UN OCHA reports a surge in attacks on Palestinians and their property by Israeli settlers, which since the start of the COVID-19 pandemic have increased by about 80% compared with the first two months of the year.
B’Tselem reports that on 1 April, Israeli authorities demolished three homes under construction in the village of Rummanah (Jenin). The homes were designed to house three families of 10 people altogether, including four children. The demolitions were executed under aforementioned Military Order 1797.
UN OCHA reports that during the first two weeks of April, the Israeli authorities requisitioned two mobile latrines and damaged two water tanks in the herding community of At Taybe (Hebron), and demolished three water cisterns in Kafr Ni’ma village (Ramallah). During the latter incident, Israeli forces also uprooted about 1,200 trees, on grounds that the land was declared ‘state land’.
UN OCHA reports that on 23 April a family of eight, including six children, in the Bedouin community of Ein ad Duyuk at Tahta (Jericho) were displaced when Israeli authorities demolished their mobile home, which had been provided as humanitarian assistance.
UN OCHA reports that during the last week of April, the Israeli authorities demolished or seized another 7 donor-funded structures assistance. The Humanitarian Coordinator, Jamie McGoldrick, called on the Israeli authorities to stop demolitions, particularly during the COVID-19 crisis and the month of Ramadan.
Legal Analysis: International Humanitarian law, International Criminal law and International Human Rights law
Palestinian residents in the occupied West Bank, including East Jerusalem, have the status of a protected population under the Geneva Conventions. International humanitarian law requires an occupying power to protect and provide for the welfare of the occupied population.
Article 53 of the Fourth Geneva Convention prohibits “destruction of property” not justified by military absolute necessity. As noted above, the purported justification for the majority of demolitions was a lack of building permits. Israel’s permit system operating in the occupied Palestinian territory makes it almost impossible for Palestinians to obtain a building permit. This calls into question whether the above-mentioned demolitions, including those of residential shelters and latrine units, could amount to an absolutely necessary military measure. As such, the demolitions appear to constitute a violation of international humanitarian law.
Article 56 of the Fourth Geneva Convention requires that Israel ensure that all the necessary preventive means available to it are utilised to combat the spread of contagious diseases and epidemics. The demolition of residential and hygiene structures, as well as tents which were going to be used for a health clinic, during the COVID-19 crisis, suggest that Israel is obstructing initiatives that might help halt the spread of the pandemic, rather than fulfilling its obligations under Article 56.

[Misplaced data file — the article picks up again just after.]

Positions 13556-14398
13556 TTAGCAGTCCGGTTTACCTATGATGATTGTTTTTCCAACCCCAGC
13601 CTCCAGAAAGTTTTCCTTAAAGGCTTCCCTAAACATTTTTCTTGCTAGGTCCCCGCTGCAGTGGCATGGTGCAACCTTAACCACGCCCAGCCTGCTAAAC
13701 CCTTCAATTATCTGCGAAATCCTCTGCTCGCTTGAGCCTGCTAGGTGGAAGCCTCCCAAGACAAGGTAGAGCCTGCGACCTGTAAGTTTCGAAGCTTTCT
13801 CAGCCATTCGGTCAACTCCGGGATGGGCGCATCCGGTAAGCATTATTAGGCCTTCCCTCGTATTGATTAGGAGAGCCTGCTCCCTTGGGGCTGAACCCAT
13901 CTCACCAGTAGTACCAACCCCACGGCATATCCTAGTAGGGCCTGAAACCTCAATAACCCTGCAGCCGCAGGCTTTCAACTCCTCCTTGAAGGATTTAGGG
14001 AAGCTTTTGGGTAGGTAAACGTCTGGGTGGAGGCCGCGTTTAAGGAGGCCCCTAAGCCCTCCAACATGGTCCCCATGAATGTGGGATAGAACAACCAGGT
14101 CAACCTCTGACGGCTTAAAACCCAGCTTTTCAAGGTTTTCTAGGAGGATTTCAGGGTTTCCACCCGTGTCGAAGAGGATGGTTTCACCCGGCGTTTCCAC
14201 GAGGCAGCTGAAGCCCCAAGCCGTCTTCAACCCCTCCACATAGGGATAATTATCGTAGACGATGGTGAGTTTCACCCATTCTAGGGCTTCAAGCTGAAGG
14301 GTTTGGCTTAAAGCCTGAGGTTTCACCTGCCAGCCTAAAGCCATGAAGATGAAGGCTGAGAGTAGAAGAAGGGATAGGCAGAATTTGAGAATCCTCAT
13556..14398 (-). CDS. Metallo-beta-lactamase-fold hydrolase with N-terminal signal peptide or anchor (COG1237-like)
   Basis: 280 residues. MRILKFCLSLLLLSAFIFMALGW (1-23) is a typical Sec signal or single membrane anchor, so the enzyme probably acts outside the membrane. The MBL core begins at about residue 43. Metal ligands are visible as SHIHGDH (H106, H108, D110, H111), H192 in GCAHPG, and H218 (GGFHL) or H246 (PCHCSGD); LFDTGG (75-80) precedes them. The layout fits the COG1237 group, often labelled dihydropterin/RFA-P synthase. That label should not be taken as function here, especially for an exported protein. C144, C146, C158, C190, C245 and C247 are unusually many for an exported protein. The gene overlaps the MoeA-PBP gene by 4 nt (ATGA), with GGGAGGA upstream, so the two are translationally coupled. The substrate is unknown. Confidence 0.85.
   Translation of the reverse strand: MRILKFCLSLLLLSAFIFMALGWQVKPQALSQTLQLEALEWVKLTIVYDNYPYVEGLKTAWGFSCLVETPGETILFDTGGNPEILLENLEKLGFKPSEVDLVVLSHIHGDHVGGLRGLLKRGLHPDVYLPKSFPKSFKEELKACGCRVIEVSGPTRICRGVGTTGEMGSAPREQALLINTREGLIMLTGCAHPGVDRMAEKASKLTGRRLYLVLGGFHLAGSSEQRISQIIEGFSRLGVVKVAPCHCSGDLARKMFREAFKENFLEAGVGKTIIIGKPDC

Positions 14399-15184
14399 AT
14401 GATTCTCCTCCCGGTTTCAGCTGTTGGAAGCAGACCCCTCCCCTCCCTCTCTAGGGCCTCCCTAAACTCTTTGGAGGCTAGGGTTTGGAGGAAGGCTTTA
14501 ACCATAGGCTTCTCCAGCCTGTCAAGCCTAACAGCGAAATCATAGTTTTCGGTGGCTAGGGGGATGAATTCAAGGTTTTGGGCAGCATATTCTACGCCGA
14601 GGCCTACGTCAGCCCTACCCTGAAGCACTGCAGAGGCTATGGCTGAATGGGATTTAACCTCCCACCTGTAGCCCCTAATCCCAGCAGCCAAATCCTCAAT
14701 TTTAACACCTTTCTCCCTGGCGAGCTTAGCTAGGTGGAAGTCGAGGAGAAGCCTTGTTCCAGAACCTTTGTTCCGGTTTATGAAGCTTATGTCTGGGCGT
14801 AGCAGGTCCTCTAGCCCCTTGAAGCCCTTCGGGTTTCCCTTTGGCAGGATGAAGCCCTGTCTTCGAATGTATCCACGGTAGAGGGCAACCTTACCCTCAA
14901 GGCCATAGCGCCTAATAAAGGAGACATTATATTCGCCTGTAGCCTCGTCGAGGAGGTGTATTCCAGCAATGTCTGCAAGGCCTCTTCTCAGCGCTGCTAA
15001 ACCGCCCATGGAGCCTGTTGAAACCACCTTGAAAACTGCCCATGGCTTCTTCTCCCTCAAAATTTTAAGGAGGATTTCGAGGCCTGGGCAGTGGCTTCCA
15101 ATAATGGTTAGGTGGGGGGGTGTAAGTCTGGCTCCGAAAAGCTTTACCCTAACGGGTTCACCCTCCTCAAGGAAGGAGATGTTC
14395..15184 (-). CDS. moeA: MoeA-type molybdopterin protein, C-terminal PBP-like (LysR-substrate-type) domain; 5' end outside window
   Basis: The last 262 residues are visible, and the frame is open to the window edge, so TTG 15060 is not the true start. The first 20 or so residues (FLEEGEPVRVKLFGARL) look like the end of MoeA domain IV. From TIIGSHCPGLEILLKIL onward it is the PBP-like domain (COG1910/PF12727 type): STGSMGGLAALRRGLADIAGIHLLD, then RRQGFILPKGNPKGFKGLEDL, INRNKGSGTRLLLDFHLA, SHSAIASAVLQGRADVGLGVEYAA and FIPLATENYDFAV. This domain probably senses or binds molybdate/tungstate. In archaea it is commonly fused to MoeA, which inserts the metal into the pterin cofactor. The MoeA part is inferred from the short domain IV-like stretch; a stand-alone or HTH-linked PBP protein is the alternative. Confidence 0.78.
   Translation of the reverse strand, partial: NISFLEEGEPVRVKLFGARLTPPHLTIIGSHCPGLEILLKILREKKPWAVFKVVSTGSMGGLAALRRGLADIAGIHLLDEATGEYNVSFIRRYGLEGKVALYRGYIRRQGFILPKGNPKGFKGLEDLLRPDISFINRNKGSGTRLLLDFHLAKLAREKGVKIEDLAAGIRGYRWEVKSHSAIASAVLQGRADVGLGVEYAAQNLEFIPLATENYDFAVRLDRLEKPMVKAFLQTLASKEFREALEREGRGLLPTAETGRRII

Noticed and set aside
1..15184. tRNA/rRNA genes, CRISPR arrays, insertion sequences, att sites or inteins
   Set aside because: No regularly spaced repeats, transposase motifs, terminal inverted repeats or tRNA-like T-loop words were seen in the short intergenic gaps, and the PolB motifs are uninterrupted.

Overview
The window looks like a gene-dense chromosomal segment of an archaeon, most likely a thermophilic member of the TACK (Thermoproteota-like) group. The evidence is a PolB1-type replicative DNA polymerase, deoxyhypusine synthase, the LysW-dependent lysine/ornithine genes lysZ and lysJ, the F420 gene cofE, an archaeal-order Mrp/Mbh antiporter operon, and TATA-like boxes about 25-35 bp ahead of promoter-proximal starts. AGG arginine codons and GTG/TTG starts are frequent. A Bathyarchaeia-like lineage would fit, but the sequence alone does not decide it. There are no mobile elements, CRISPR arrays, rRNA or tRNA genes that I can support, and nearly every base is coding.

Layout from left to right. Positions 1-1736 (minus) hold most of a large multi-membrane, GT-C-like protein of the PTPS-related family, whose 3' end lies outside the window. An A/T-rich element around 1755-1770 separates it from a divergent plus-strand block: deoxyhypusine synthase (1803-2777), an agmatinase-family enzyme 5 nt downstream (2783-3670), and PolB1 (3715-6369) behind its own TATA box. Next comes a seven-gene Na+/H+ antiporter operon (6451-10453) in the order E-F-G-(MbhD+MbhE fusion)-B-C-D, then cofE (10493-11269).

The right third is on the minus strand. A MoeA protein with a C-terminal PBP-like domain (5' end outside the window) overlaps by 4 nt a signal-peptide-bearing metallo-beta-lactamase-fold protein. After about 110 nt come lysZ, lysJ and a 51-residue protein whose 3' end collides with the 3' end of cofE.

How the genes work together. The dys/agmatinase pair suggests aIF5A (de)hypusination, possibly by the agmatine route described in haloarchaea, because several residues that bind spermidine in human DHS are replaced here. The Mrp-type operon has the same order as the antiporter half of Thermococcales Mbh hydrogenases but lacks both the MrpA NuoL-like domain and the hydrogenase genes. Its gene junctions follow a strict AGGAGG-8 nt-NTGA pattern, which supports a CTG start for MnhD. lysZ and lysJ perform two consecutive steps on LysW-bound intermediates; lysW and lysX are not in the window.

Further, the demolition of property is likely to give rise to breaches of international criminal law and human rights law. Article 147 of the Fourth Geneva Convention provides that “extensive destruction of property not justified by military necessity and carried out unlawfully and wantonly”, is a grave breach of international humanitarian law. Grave breaches entail individual criminal responsibility for all persons involved with its implementation, including government officials. The ongoing extensive destruction of Palestinian property during in March and April 2020 is indicative of a policy and practice not justified by military necessity that engages the individual criminal responsibility provision of the Fourth Geneva Convention at Article 147.
Moreover, the Rome Statute of the International Criminal Court provides that grave breaches of the Fourth Geneva Convention constitute war crimes that fall within the scope of the Court’s jurisdiction. The policy and practice of the demolition of Palestinian property in the occupied Palestinian territory is therefore an issue that can potentially be investigated by the Office of the Prosecutor of the ICC if it opens an investigation into the situation in Palestine.
Article 11 of the International Covenant on Economic, Social and Cultural Rights, which Israel has ratified, requires State Parties to “recognise the right of everyone to an adequate standard of living for himself and his family, including adequate… housing.” Similarly, Article 27 of the UN Convention on the Rights of the Child (UNCRC), which Israel has ratified, provides “State Parties recognise the right of every child to a standard of living adequate for the child’s physical, mental, spiritual, moral and social development.” Article 27 of the UNCRC further adds that State Parties “shall in case of need provide material assistance… particularly with regard to housing.” The above-mentioned demolitions of residential structures and consequential displacement of Palestinian civilians, including 19 children, constitute a violation of these obligations under international human rights law.
Article 12 of the International Covenant on Economic, Social and Cultural Rights requires State Parties to recognise the right of everyone to the enjoyment of an attainable standard of physical and mental health. Specifically listed as one of the steps to be taken by States Parties are those necessary for ‘the prevention, treatment and control of epidemic, endemic, occupational and other diseases’ (Article 12 (2)(c)). Israel’s seizure of tents to be used as a field clinic and requisition of six donor-funded disinfectant sprayers provided to mitigate the risk of COVID-19 appears to constitute a direct breach of its duties under Article 12.